His was the most famous voice in Tennessee for a generation – and not just for Vol fans.
He wasn’t the first play-by-play announcer. But he was the best God ever created, born for moments like fall Saturday afternoons and winter nights and weekends.
I listen to a lot of radio play-by-play announcers while I work and go about my daily tasks. Often, they’ll drift away into the background until they mention something that catches my attention, and then I wonder what/who was he talking about.
Not with John Ward. No AM radio static was too strong for his booming voice. His staccato delivery enunciating every syllable with great distinction. There was no drifting off when John Ward was calling a game. He made a play in the final minutes of a 30-0 game sound just as important as fourth-and-goal trailing by a touchdown with 30 seconds to play.
Often imitated (and quite well by many) but never duplicated, his “It’s football time in Tennessee” was once used on the front page of a preseason tabloid of this newspaper 34 years ago. It’s bellowed by public-address and radio announcers from Memphis to Mountain City every fall Friday night, to the point I get sick of it. But I can’t blame them. It was never tiring to hear John Ward open a broadcast with the phrase he should have trademarked.
As a young play-by-play announcer years ago, I found myself using many of his pet phrases, especially those in basketball. Couldn’t help it. They were that good and they stuck with you.
He is a big reason a lot of guys are in broadcasting today or even in print media. I heard him say the reason he took the UT gig was to get into the games for free.
When he began, the only college football games televised were on ABC. You couldn’t watch the Vols from your living room but two or three times a season – if they were having a good year. John Ward was their lifeline to the Big Orange.
His calls made countless Tennesseans Vol fans for life, even if they never attended the school. He made them want to come to Neyland Stadium, and bring along the transistor. By the time CBS, ESPN and every other alphabet network began televising games 20 years later, Ward’s work was ingrained. Folks would watch the games, but turn off the sound to listen to the Voice of the Vols.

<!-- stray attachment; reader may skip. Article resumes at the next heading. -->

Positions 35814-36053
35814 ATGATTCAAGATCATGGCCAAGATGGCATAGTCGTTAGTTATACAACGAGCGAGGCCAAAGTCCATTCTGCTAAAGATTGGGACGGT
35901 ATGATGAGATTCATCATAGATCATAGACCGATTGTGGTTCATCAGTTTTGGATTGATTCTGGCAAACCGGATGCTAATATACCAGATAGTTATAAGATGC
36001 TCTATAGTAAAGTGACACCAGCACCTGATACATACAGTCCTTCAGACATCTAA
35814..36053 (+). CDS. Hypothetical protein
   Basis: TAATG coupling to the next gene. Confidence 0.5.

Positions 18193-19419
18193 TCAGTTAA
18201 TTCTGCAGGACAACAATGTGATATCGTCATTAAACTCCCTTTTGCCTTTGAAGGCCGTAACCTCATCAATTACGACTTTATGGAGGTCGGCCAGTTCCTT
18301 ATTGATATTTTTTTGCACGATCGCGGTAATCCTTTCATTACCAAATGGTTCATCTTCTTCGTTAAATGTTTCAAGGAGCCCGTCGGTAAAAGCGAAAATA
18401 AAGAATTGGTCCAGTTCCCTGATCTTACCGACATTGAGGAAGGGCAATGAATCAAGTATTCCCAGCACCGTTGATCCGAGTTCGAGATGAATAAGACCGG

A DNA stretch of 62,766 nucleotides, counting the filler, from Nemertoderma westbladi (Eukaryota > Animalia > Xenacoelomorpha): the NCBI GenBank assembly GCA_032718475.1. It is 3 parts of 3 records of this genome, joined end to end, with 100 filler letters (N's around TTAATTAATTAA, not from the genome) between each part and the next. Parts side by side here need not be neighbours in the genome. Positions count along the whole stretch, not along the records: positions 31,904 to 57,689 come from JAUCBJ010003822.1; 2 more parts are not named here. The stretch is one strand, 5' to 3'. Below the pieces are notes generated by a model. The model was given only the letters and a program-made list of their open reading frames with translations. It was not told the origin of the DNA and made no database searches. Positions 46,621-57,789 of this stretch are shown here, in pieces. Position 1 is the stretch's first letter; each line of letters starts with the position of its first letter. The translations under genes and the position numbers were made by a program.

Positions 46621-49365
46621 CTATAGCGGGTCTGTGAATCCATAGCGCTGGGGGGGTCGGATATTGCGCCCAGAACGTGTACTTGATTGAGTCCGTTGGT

Much like our country, Vol Nation is fractured. But John Ward was a uniter. He united an entire state around the Big Orange.
Even fans of other teams respected him. I took a sports history class in college and one day the discussion came around to sportscasters. Another student said he wasn’t a UT fan, but respected John Ward because, even though you knew he wanted the Vols to win, he was professional behind the mike. He was enthusiastic about big plays by the Big Orange, but let it show by the resonance of his voice, not the words. He reported what happened and let the listeners react.
In other words, he wasn’t a homer. When he was behind the mic, the UT School of Law graduate who went on to become an advertising executive was a REPORTER. Jack Webb could have used him on “Dragnet” as it was “just the facts”, but with more emotion when it came to the Vols.
The next negative word I hear about John Ward will be the first. How rare is that?
As rare as John Ward. There won’t be another.
Sports Editor Andy Reed can be reached at 615-444-3952, ext. 17 or by email at [email protected]